Dinosaurs at Midnight By D.I. Jolly
As was often the case with excellent coffee, it was over too quickly; and even more unfortunately for Lloyd Birch, he wasn’t the kind of man who would ask a client for a second cup. Besides, he had a job to do and he planned to do it.
Then he would make the walk back down the hill, further ensuring the death of his shoes, back to his small hotel room, or for what passed as a hotel room in that part of the country.
He would then take a shower, get a good night’s sleep and, in the morning, drive back to his home, his wife, and the still to be constructed cot. Again, Lloyd looked around the room and wondered how long it would take Mr Ambrose to assemble something as seemingly simple as a baby’s cot.
Before deciding that lawyer was the correct path for him, he had spent an afternoon researching other equally lucrative careers, and had spent all of 2 minutes on the idea of being an engineer, then dropped the idea completely and moved on. It wasn’t that it wasn’t an interesting topic, it was simply that Lloyd Birch was useless with his hands. He had the handwriting of a doctor, and the hand-eye coordination of a particularly slow sloth. Which was also why he was hoping that he’d have a daughter and not a son. Not that his daughter couldn’t be sporty, but because it was less embarrassing for him. He knew that if he did have a son, he’d feel socially obligated to at least attempt to get him into sports. Even though he was well aware that anyone with his genes would probably be just as bad at catching as he was. But still, it sat in a folder in the back of his mind and sometimes caused him a slight chill of anxiety whenever it surfaced.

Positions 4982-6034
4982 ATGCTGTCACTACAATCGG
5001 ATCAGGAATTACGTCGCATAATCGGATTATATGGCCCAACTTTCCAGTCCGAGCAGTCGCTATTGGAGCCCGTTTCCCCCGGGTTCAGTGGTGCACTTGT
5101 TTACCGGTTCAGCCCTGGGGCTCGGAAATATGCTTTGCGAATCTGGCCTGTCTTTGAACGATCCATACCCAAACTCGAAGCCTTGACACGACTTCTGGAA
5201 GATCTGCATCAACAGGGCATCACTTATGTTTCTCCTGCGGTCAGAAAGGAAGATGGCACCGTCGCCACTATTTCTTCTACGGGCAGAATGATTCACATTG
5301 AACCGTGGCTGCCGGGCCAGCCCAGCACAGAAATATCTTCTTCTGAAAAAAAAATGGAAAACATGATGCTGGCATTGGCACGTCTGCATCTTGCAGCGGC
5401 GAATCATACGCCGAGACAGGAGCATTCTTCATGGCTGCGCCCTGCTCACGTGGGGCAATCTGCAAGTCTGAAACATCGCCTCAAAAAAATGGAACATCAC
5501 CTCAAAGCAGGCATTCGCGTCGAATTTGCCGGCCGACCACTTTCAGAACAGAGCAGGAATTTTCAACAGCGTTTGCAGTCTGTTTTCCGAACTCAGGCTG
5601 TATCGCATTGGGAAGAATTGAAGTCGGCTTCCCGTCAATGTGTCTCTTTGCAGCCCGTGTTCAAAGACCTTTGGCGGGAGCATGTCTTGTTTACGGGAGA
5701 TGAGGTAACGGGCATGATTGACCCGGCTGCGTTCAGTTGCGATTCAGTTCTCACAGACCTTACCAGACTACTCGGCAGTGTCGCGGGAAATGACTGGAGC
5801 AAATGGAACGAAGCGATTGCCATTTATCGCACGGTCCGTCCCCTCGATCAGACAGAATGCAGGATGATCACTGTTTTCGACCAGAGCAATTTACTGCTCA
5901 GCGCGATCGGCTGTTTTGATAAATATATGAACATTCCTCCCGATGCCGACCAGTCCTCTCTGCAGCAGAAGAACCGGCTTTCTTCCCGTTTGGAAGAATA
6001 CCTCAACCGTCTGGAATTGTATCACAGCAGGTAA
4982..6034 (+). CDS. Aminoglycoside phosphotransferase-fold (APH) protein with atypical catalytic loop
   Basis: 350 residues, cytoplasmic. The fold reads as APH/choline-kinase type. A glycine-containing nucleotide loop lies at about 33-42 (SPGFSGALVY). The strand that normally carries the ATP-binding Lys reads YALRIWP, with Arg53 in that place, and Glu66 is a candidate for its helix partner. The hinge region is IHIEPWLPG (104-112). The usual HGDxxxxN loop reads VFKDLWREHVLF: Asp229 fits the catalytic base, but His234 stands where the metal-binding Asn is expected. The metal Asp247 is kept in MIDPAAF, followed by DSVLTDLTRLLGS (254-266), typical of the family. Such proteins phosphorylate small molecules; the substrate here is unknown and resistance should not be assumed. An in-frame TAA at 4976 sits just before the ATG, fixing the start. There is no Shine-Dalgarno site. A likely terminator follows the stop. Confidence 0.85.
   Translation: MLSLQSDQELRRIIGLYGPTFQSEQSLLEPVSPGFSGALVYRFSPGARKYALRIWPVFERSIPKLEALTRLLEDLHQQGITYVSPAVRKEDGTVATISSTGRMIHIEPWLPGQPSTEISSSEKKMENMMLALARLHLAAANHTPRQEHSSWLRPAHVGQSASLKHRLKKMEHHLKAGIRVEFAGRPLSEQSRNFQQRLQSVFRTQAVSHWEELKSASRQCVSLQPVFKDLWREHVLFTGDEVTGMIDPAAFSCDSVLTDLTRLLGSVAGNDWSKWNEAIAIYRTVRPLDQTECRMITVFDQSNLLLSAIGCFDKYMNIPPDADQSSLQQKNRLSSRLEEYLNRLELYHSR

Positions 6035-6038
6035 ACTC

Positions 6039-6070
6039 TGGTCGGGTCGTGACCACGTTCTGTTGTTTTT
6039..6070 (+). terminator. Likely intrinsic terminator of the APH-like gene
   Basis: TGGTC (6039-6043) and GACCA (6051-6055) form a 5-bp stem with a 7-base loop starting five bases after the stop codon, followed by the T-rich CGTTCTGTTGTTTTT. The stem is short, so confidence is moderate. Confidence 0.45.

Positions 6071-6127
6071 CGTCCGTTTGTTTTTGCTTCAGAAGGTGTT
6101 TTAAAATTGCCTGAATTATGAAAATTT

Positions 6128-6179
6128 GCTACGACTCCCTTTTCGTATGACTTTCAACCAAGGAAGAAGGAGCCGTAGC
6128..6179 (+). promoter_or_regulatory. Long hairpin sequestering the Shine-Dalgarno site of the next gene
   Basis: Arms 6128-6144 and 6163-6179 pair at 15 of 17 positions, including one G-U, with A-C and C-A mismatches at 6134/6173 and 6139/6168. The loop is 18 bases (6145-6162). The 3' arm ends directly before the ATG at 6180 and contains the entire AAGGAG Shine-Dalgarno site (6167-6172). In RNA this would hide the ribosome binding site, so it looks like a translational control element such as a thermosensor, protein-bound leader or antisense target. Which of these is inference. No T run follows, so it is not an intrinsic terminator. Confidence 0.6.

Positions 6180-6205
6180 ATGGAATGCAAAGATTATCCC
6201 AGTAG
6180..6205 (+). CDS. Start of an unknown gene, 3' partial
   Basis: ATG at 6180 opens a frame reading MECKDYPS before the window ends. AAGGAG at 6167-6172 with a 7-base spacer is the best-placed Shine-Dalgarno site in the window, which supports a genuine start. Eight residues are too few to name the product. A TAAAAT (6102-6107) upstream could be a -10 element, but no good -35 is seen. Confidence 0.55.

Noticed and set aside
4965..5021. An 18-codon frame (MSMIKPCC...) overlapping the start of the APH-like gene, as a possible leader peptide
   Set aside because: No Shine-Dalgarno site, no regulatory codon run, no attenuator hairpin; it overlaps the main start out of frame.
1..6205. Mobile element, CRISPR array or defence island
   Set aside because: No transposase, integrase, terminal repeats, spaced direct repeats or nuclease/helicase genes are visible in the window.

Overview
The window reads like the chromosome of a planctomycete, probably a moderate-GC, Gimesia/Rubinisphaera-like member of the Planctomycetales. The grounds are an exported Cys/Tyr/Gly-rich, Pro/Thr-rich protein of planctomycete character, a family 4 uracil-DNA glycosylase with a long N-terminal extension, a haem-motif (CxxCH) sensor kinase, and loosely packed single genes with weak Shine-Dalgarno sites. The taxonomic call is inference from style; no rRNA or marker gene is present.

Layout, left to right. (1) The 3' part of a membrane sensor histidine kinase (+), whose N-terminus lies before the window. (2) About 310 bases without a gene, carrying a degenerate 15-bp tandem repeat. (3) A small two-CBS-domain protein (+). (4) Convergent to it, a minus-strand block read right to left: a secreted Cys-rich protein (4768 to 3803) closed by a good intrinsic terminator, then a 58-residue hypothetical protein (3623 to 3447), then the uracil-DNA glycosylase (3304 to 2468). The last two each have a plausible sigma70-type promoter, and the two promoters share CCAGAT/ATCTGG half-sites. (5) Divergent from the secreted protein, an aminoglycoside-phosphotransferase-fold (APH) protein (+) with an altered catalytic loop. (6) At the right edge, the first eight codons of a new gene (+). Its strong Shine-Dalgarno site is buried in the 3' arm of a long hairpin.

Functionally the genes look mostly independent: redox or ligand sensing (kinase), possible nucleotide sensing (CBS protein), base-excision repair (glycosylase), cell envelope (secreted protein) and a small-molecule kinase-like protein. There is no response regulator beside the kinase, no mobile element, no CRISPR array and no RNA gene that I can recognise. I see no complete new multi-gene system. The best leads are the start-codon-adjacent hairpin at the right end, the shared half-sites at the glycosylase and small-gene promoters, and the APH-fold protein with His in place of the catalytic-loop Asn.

All of these thoughts seemed to occur at the same time as Lloyd tried to take the final sip of his coffee, only to realise the mug was empty and the best part of his day so far, had ended.
He then looked again at Mr. Sparkles and then to Mr. Ambrose.
“I’m not sure I fully understand.”
Mr. Ambrose smiled a grandfatherly smile in reply and then said.
“I’m not sure that’s really a problem.”
They then stared at each other for a moment before Mr. Ambrose gestured with his own mug and said:
“Would you like some more coffee?”
Lloyd felt his muscles tense to prevent him from expressing his excitement outwardly and said plainly:
“Oh, yes please, that’s very kind of you.”
Walter Ambrose reached out and took the mug then walked back to the kitchen. Lloyd in turn took one last look at Mr. Sparkles who continued to be thoroughly unmoved by his presents, and then he too went to the kitchen.
“Mr Ambrose, the process is fairly simple. In fact, all I need from you is a few signatures, which will give my company the legal rights to represent you in this matter. We’ll then make sure that all land surveyors are either impartial or accompanied by legal representatives on your behalf. It will also mean that we can act as a barrier between any oil companies and you, so that you personally won’t be hassled or harassed by anyone…”
Walter Ambrose did not turn around, and his voice did not change, but he did cut into the conversation to say.
“You mean, harassed by anyone else?”
The comment took Lloyd a bit by surprise and in his head, he heard himself say. “Objection.” But he managed to keep it in his head.